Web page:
Irish couples may adopt from three new countries

The Irish Times – Monday, September 13, 2010

CAROL COULTER, Legal Affairs Editor

IRISH COUPLES will be able to adopt children from Bulgaria, South Africa and Thailand through administrative agreements being discussed by the Adoption Board under the new Adoption Act, The Irish Times has learned.

These are the first agreements being sought under the new Act.

This follows a year in which adoptions from Vietnam, the country supplying the largest number of children for adoption into Ireland, were suspended in the light of a critical report on Vietnam’s adoption procedures from Unicef’s international social service.

Among the issues it highlighted was the Vietnamese practice of seeking substantial sums in “humanitarian aid” from prospective adoptive parents.

However, adoptions from Vietnam are expected to resume when Vietnam ratifies the Hague Convention on Inter-country Adoptions, which could be as early as November, according to Brian O’Callaghan, chairman of the International Adoption Association (IAA).

The Adoption Act, which brings the Hague convention into Irish law, was passed by the Oireachtas before the summer recess and comes into operation on November 1st, after its formal ratification.

Under the Act a new Adoption Authority will replace the Adoption Board, with responsibility for recognising all adoptions, both from Ireland and abroad, and for accrediting and regulating the bodies involved in adoption.

At an information meeting of the IAA at the weekend the chairman of the Adoption Board, Geoffrey Shannon, outlined how the new Act would operate, and the new opportunities for inter-country adoption it offered.

Mr O’Callaghan said there were 80 countries in Hague, of which about half were “sending countries”, so the ratification will bring certainty to the inter-country process for couples seeking to adopt abroad.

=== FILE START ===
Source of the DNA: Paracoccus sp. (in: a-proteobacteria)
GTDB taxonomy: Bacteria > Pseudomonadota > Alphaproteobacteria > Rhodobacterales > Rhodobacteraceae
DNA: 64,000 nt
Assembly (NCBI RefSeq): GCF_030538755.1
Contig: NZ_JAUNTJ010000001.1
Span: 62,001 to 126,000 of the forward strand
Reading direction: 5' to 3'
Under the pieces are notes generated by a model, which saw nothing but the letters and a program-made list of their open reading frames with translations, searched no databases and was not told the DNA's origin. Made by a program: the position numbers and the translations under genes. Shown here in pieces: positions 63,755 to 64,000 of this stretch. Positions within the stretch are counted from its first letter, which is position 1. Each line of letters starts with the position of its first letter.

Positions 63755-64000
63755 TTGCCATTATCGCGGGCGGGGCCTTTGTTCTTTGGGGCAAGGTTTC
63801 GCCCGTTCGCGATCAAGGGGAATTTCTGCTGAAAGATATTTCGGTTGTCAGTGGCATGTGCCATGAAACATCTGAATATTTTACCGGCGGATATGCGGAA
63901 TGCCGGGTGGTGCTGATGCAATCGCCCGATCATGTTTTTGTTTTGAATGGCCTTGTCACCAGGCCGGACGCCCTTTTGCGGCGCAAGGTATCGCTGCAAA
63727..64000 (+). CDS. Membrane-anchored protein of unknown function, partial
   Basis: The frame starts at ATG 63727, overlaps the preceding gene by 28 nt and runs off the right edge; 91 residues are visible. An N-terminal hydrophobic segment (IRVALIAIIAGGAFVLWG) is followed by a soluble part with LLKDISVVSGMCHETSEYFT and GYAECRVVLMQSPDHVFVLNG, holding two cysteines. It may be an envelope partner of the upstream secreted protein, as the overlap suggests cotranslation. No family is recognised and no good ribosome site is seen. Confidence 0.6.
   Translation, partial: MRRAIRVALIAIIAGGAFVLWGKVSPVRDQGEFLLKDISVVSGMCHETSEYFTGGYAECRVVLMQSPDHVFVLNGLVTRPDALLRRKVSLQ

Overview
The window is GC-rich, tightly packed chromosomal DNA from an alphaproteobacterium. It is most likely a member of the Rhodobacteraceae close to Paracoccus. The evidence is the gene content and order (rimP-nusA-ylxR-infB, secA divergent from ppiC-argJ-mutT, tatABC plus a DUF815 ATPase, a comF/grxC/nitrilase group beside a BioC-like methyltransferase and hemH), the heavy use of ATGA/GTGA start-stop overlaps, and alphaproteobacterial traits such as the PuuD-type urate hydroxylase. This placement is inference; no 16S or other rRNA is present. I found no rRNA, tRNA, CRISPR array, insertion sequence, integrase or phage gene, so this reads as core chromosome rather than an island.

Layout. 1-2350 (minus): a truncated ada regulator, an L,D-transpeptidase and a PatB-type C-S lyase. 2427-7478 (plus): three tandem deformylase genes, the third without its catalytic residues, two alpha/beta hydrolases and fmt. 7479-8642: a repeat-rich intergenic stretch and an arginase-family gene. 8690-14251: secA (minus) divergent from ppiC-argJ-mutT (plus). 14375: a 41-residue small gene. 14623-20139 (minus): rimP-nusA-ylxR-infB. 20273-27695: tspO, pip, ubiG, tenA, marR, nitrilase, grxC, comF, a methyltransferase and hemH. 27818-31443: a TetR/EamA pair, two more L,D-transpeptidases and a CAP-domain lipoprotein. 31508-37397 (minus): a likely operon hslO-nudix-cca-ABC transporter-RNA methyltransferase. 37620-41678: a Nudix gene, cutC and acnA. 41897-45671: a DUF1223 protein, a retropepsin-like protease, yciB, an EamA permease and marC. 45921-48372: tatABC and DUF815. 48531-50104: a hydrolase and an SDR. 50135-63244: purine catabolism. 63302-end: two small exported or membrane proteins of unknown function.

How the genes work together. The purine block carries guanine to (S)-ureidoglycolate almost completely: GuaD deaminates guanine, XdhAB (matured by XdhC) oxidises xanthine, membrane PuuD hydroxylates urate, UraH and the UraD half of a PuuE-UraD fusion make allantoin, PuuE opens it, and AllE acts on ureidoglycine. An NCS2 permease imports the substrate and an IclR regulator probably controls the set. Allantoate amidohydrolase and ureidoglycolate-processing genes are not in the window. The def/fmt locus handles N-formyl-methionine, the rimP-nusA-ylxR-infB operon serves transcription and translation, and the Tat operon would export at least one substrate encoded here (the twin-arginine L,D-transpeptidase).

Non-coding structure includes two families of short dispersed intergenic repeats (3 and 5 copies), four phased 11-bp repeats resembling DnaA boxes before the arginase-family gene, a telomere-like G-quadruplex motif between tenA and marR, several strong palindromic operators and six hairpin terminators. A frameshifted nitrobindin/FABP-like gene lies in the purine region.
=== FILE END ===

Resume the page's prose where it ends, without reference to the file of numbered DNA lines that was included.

Transitional arrangements will be put in place so that people within the adoption process under the old system will not be disadvantaged when the new system comes into place, the meeting heard. This includes a provision whereby anyone with a declaration of suitability and eligibility to adopt will still be able to adopt from non-Hague countries like Russia and Ethiopia, or any jurisdiction whose adoption law is Hague-compatible.

The new Adoption Authority will also be drawing up criteria for the accreditation and regulation of adoption bodies such as the mediation agencies that work with individual countries.

Mr Shannon told the meeting that the board was working on administrative arrangements for adoptions from Bulgaria, South Africa and Thailand, though they were not yet finalised.

Mr O’Callaghan said that between 10 and 15 application packs had already gone from Ireland to an agency in Bulgaria.

Mr Shannon said that the board’s committee was also looking at the UK as a place couples could go to adopt. He pointed out that Kazakstan and Togo would formally ratify the Hague convention on the same day as Ireland, which would be sending countries.

Complaints of differences within different areas of the HSE with regard to assessments for adoption were heard at the meeting, which was assured that the new authority would work to establish clear standardised processes and the uniform application of the law.